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Western Exceptionalism

Rick Grimes

Jun 19, 2023

I was prompted to write to this article whilst watching an awful piece of propaganda, entitled Michael Palin in North Korea. If you want to understand Western exceptionalism, watch this programme, first with and then without sound, because the only part of this presentation that makes the DPRK look bad is Palin’s narration. This narration leads the viewer away from the actual truth of what they are seeing with their own eyes, carrying hints of a threatening presence behind the camera, even though it appears that everyone is very welcoming to Mr Palin, even if they are a little bit dubious over his true intentions. This dubiety is largely justified by the condescending manner in which Palin acts towards his hospitable hosts.

Western exceptionalism is extremely insidious. It has infested our culture and lives deep within those who either haven’t understood, or don’t care, that western culture isn’t as prevalent in the world as the television may have us believe. Globalisation may have put a McDonalds on every corner  of our towns and cities and Hollywood on everyone’s screens, but it has not been successful (at least yet) in usurping all other cultures.

I recall hearing two young work colleagues discussing something they had heard on the news about Iran, and how they believed we would be at war with them soon. This wasn’t far from the truth, as it was leaked by a US military officer that plans were afoot to wage war on “Afghanistan, Iraq, Syria and then Iran”. The discussion continued, with my colleagues laughing about ‘fighting Arabs with sticks’.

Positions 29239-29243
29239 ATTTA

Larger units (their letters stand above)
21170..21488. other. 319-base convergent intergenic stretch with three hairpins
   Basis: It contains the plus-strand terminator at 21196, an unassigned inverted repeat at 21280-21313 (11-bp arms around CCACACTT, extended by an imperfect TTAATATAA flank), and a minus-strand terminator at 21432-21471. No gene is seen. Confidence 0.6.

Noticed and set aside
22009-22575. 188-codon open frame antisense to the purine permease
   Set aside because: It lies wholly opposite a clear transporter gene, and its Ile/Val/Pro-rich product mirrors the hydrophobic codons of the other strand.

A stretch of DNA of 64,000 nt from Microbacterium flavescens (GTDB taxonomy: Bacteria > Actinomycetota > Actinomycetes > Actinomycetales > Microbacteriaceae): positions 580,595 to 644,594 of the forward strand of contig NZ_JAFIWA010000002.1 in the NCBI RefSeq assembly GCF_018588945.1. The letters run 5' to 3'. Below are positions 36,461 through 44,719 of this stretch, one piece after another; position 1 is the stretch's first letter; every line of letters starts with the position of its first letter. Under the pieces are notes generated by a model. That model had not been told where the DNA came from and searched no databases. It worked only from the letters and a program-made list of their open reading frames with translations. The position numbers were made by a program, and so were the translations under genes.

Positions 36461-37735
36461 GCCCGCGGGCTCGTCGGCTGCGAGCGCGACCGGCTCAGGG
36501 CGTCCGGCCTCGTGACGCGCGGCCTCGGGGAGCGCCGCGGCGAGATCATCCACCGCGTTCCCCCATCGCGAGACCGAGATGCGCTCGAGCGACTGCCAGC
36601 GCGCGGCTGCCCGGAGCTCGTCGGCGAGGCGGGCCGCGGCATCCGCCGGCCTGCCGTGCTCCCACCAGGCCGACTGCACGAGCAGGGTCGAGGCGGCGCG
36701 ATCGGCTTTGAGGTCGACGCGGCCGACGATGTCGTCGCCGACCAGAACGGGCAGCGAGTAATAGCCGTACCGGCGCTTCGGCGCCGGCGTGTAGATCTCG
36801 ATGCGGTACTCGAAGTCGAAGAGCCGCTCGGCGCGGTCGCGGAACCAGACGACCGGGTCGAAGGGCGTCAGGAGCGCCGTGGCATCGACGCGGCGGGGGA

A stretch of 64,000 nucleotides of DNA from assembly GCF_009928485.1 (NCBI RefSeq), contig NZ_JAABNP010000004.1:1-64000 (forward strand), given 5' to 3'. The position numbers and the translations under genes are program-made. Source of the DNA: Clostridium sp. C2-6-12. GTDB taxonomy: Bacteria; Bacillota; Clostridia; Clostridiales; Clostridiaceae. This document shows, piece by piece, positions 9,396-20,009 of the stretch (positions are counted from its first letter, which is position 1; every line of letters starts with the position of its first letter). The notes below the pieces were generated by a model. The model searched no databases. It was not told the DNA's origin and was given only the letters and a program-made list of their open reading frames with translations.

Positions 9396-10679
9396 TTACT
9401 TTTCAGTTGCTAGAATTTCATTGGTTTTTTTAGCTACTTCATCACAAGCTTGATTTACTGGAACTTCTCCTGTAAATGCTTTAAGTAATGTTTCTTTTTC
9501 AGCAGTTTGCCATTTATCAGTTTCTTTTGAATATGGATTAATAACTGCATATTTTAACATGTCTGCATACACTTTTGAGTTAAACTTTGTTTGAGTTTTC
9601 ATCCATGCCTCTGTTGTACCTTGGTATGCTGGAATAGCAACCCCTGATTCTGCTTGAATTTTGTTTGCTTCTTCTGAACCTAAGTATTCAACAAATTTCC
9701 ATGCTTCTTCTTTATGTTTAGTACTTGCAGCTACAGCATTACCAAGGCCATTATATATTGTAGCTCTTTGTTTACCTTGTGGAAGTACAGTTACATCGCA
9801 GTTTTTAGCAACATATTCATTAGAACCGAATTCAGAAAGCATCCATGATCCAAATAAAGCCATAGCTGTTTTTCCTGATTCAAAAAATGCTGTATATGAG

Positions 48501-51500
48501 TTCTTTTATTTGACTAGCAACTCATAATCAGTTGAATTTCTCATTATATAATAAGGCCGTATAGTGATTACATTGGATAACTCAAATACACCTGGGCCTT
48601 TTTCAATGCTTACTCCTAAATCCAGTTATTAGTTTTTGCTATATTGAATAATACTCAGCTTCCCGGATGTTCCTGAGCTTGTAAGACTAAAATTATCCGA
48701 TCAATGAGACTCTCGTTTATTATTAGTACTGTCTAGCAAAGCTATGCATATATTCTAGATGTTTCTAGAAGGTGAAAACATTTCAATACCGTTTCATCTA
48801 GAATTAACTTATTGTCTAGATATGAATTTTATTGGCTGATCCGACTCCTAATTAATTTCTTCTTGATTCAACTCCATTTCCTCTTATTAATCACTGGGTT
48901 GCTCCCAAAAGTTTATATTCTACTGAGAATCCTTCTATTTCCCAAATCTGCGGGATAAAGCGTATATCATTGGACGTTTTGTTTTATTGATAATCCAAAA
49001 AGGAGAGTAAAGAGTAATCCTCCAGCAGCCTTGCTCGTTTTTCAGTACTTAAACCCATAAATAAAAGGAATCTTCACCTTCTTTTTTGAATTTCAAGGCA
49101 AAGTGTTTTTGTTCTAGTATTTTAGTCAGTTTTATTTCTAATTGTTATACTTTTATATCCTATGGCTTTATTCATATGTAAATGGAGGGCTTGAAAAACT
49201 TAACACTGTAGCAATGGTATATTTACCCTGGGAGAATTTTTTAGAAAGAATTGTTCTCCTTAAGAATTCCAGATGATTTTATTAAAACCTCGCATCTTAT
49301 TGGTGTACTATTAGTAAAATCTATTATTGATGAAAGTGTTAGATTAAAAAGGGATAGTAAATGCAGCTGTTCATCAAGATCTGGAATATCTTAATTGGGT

Obviously, this is a stereotype peddled by Hollywood modelled on the Bedouin people of centuries past. This stereotype is lazy and dangerous. Iran was a signatory to the JCPOA (the Joint Comprehensive Plan of Action – an agreement between USA and Iran on disarmament) and had the capability to be a nuclear power – even after signing this agreement, they are still a formidable force. From Iran’s point of view, this power is necessary to protect themselves from the same acts of aggression which have befallen their neighbours: The invasions of Iraq, Afghanistan, Libya and Syria and the complete collapse, or in Syria’s case an attempt to collapse, their governments. The Joint Comprehensive Plan of Action and the myth of capitulation created from it explains, at least partially, why my work colleagues believed that the lions of Iran were really just paper tigers.

This same attitude persists when evaluating any countries outside of the West’s sphere of influence. Just like the Democratic People’s Republic of Korea (or North Korea, as its referred to in Western media). This is a country that has become insular and cut off from the rest of the world, not only because of US-imposed sanctions, but for its own protection. The Korean War and previous history have seen terrible atrocities committed on the Korean people. The Southern end of the Korean Peninsula is still militarily occupied by the USA. There are 174 military bases in South Korea. It is precious-little wonder then that the DPRK adopts a permanent siege mentality.

Returning back to Michael Palin in his programme, he has a discussion with a Korean (DPRK) officer about his country, its ‘place in the world’ and history.

He begins this conversation by referring to the size of the DPRK’s army and its military spending. The discussion is framed by Palin as a strange a way for a country to act, even though USA and the UK both spent over £800 billion on their military in the past year. The officer plainly states that, since 1950, they have been constantly threatened by the USA, so deem it necessary to have a strong military and nuclear arsenal. Palin replies with the condescending manner of someone who feels he has the correct information and needs to explain what is correct to the other person. The other person being a military professional and Palin being, well, a comedian.